• developing innovative technologies for waste processing, approaching radiation-equivalent disposal of radioactive waste; and
  • developing fusion, based on innovative domestic technologies and productive international cooperation.

The Russian Federation’s Energy Strategy to 2030 says the strategic goal for developing the nuclear fuel cycle is: “to ensure the formation of the whole organically connected complex of nuclear energy, its fuel and energy base, the environmental safety of nuclear plants and the nuclear industry, as well as the scientific management of the sector in accordance with the economically justified needs of the country”.

The 2030 strategy notes that nuclear power can create its own fuel base. This “forms an adequate priority for nuclear energy in the future”, which is characterised by “toughening environmental requirements for energy activities and stabilising the hydrocarbon capabilities of the fuel and energy complex”. To support continued construction of conventional nuclear plants, “serial NPPs with fast neutron reactors and the corresponding closed nuclear fuel cycle enterprises will be created”.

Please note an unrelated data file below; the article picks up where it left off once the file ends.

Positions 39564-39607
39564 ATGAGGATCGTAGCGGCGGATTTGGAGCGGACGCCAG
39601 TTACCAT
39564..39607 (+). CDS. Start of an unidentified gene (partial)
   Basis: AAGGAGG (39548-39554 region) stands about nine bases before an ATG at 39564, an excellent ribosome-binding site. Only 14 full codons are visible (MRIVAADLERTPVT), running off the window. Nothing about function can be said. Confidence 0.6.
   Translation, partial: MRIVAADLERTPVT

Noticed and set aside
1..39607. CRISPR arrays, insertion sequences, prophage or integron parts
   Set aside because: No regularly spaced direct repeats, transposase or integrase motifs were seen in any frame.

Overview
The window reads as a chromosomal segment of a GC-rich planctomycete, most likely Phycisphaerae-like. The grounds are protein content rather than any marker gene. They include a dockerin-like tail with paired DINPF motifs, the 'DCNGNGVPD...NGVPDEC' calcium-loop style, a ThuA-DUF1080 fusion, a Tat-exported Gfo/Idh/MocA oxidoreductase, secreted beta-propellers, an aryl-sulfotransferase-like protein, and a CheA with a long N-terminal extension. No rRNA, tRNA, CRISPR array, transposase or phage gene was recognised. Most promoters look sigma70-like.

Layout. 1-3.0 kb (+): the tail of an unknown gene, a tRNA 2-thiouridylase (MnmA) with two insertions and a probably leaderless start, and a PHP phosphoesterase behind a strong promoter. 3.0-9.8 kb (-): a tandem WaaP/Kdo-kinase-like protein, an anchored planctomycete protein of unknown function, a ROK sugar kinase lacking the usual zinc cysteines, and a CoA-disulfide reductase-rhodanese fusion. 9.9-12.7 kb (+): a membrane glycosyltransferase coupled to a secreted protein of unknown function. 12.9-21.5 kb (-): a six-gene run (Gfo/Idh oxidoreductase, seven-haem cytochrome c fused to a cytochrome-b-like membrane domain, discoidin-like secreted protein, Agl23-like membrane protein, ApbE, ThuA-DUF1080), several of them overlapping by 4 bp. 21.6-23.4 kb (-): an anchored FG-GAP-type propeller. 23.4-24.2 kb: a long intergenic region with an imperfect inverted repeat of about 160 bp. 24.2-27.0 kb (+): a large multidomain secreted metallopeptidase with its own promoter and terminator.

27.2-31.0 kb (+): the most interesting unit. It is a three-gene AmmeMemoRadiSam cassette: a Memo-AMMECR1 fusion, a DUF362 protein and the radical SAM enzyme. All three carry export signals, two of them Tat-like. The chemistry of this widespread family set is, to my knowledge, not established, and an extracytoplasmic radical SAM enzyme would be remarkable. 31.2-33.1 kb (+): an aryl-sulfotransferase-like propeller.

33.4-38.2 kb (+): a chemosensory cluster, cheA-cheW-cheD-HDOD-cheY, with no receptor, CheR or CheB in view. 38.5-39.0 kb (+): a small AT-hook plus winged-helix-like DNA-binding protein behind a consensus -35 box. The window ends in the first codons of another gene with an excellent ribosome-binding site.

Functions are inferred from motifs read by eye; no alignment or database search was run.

It sets the following tasks:

  • to increase the efficiency and competitiveness of nuclear energy, reducing capital investment while ensuring compliance with modern safety standards;
  • to create a single complex of fuel and raw materials;
  • to develop industry investment policies and targeted programmes that ensure sustainability;
  • to introduce high-tech and cost-effective projects including those based on innovative technologies;
  • to develop the power engineering industry and the construction network.

An important component of the strategy in developing the nuclear fuel cycle and nuclear energy is to increase the export potential of Russian nuclear technologies.

Steps to achieve these targets include:

  • construct new nuclear units;
  • extend the life and increase and capacity at existing units;
  • standardised serial construction (phased development from VVERs to fast reactors);
  • develop new types of nuclear fuel and achieve entry into Western markets (including licensing, signing contracts to supply fuel assemblies to Europe and the USA and starting pilot operations);
  • develop and construct Generation 4 power units (including technical designs for fast reactors with a liquid metal coolant);